Reinstating the Biological Clock to a Healthier State Could Help Treat Obesity

According to a new study conducted by English and Polish researchers, high-fat diets wreak havoc with the biological clock (circadian rhythm), which may be one of the causes of obesity. The findings, reported in the Journal of Physiology, highlight the importance of circadian rhythms for good metabolic health and call for future testing of treatments that would restore the biological clock so people don’t eat too much.Clock

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This study comes at a time when obesity is rampant and the number of obese people in the world has almost tripled since 1975. In addition, obesity-related diseases are known to have been COVID-19 vulnerability factors, including type 2 diabetes, cancers, and cardiovascular diseases. By showing in animals how a high-fat diet disrupts the brain’s biological clock – which normally regulates satiety – and thus promotes obesity, this study suggests that resetting the clock is a prerequisite for maintaining or even regaining a healthy weight.

The biological clock in the brain regulates food intake

The biological clock has long been considered unique and is located in a part of the brain called the hypothalamus. However, recent research has shown that our body’s circadian rhythms (hormone levels, appetite, etc.) are also determined by various other parts of the brain and body. A group of neurons in the evolutionarily ancient brainstem called the dorsal vagal complex (DVC), is involved in producing a sense of satiety that helps with controlling food intake.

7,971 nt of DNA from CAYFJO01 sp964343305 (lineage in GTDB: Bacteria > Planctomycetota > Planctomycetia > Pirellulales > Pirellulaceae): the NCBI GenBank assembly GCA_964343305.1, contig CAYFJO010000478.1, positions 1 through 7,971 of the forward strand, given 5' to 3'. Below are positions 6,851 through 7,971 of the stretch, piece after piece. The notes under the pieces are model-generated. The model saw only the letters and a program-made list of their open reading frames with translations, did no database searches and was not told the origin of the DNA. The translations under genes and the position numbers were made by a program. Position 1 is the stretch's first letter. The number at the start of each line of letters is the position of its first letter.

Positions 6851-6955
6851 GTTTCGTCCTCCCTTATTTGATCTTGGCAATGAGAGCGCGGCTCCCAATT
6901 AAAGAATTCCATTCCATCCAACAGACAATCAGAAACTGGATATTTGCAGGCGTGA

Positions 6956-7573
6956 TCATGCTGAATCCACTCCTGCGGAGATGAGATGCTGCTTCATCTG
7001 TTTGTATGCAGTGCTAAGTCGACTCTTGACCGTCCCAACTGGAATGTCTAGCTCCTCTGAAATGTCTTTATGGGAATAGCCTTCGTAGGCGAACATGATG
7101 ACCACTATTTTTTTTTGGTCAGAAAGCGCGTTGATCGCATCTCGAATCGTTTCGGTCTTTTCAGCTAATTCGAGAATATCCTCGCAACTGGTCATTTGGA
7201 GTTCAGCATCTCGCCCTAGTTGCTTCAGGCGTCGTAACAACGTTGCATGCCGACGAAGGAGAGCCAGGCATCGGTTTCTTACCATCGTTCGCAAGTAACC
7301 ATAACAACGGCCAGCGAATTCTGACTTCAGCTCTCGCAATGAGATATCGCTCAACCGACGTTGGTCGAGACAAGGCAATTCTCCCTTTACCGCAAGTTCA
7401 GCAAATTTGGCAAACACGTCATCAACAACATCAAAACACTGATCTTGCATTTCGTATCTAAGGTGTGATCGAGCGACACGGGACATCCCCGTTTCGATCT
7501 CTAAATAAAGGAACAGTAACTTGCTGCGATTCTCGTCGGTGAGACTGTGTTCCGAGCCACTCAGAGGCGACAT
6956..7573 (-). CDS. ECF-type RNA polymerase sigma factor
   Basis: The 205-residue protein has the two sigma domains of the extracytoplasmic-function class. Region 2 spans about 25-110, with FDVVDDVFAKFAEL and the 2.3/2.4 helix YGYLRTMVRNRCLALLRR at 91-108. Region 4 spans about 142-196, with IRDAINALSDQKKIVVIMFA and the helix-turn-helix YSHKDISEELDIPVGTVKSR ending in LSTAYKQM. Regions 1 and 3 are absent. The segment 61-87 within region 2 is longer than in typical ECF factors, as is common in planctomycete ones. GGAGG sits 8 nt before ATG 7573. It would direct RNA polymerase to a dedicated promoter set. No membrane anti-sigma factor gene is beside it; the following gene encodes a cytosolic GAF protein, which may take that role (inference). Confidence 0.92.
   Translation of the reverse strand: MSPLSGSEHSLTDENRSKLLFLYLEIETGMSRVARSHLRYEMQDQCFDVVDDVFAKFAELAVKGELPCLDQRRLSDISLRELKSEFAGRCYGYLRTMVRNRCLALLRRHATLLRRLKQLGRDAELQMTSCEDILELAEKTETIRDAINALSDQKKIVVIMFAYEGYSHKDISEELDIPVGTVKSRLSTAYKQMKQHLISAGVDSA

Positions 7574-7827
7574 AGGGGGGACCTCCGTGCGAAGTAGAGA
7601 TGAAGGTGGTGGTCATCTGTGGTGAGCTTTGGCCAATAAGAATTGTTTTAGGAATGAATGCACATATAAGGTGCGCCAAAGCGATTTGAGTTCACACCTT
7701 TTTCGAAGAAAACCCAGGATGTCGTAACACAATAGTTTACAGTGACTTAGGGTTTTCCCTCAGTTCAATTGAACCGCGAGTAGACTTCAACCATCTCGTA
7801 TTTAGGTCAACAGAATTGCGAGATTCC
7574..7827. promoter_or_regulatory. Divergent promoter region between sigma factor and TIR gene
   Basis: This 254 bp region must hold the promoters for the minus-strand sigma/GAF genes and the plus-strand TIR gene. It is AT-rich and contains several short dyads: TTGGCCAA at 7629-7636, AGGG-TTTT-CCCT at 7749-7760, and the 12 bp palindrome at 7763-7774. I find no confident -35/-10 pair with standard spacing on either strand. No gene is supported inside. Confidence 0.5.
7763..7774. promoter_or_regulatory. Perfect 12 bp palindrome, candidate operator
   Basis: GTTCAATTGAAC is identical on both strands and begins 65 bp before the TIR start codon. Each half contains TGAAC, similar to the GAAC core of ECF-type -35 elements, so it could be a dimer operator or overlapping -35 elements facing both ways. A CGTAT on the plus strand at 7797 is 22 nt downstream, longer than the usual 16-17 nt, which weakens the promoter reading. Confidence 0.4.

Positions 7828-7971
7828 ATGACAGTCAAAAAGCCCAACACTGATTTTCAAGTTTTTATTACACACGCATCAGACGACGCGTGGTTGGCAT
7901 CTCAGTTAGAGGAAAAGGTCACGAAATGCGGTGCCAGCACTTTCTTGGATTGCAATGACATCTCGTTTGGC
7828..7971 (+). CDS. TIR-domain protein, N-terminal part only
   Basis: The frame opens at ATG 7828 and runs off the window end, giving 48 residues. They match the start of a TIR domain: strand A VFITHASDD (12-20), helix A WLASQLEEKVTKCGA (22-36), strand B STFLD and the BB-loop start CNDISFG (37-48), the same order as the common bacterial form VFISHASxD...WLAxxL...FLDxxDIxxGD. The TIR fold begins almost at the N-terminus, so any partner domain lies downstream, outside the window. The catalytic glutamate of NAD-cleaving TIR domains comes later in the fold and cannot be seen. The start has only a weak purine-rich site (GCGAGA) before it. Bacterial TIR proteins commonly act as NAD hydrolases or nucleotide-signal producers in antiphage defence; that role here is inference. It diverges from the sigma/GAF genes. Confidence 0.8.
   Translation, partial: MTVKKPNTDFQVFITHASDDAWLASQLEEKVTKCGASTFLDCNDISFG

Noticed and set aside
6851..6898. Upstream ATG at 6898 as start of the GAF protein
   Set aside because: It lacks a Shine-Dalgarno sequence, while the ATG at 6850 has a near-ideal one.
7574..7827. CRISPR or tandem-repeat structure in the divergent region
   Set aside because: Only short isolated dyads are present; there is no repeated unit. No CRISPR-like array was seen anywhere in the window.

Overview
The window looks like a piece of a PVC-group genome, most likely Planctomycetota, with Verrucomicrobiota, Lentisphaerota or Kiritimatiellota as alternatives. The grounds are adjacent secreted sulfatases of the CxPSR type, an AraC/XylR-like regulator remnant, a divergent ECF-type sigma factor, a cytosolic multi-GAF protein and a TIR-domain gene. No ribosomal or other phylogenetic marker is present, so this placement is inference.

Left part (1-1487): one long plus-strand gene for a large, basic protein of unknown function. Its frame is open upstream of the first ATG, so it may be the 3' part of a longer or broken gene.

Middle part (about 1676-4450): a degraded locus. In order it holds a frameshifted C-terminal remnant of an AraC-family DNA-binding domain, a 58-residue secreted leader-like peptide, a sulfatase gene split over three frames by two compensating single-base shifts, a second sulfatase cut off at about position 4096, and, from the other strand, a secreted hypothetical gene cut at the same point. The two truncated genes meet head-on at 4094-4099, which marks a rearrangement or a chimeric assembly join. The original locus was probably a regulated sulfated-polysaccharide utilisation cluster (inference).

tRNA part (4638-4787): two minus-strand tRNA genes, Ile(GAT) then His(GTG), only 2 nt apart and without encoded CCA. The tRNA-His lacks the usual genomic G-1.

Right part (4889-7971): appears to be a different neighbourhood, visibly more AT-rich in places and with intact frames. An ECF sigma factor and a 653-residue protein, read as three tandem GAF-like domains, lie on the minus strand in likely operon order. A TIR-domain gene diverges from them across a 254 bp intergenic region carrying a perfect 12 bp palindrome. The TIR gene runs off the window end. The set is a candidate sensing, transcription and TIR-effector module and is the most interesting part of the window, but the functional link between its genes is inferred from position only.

In obesity, the daily rhythms of food intake and the release of food-related hormones are distorted or shifted, according to the first results of a study carried out at the Jagiellonian University in Krakow in collaboration with researchers at the University of Bristol.

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The study’s second finding is that high-fat diets appear to cause changes in the daily neuronal rhythms of the DVC and in the response of neurons that are specialized in controlling appetite-regulating hormones.

The study was conducted in two groups of young mice, one fed a balanced control diet and the other a high-fat diet (70% of the total calories consumed) for 4 weeks. Electrophysiological recordings were made to measure the evolution of neuronal activity in the dorsal vagal complex over 24 hours. The use of electrode arrays allowed simultaneous monitoring of approximately 100 neurons, evaluate the changes in neuronal activity and neuronal responses to metabolically relevant hormones for each dietary group. The experiment confirmed the following:

  • A correlation between high-fat diets, circadian changes, and eventually the development of obesity.
  • And in humans? Although human and murine cerebral trunks share common characteristics, mice are nocturnal. However, these data, as well as many previous studies, suggest that disturbances of the brain’s biological clock may contribute to obesity.

Opens new treatment avenues for obesity

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Resetting the clock to combat obesity is a possibility according to lead author Dr. Lukasz Chrobok. He further suggests that the new research could open up new opportunities for obesity treatment. “We still don’t know what time cues can reset or synchronize the clock. But we believe that restoring the circadian rhythm before or after the onset of obesity could be a new treatment option.

References

Rhythmic neuronal activities of the rat nucleus of the solitary tract are impaired by a high-fat diet – implications for daily control of satiety

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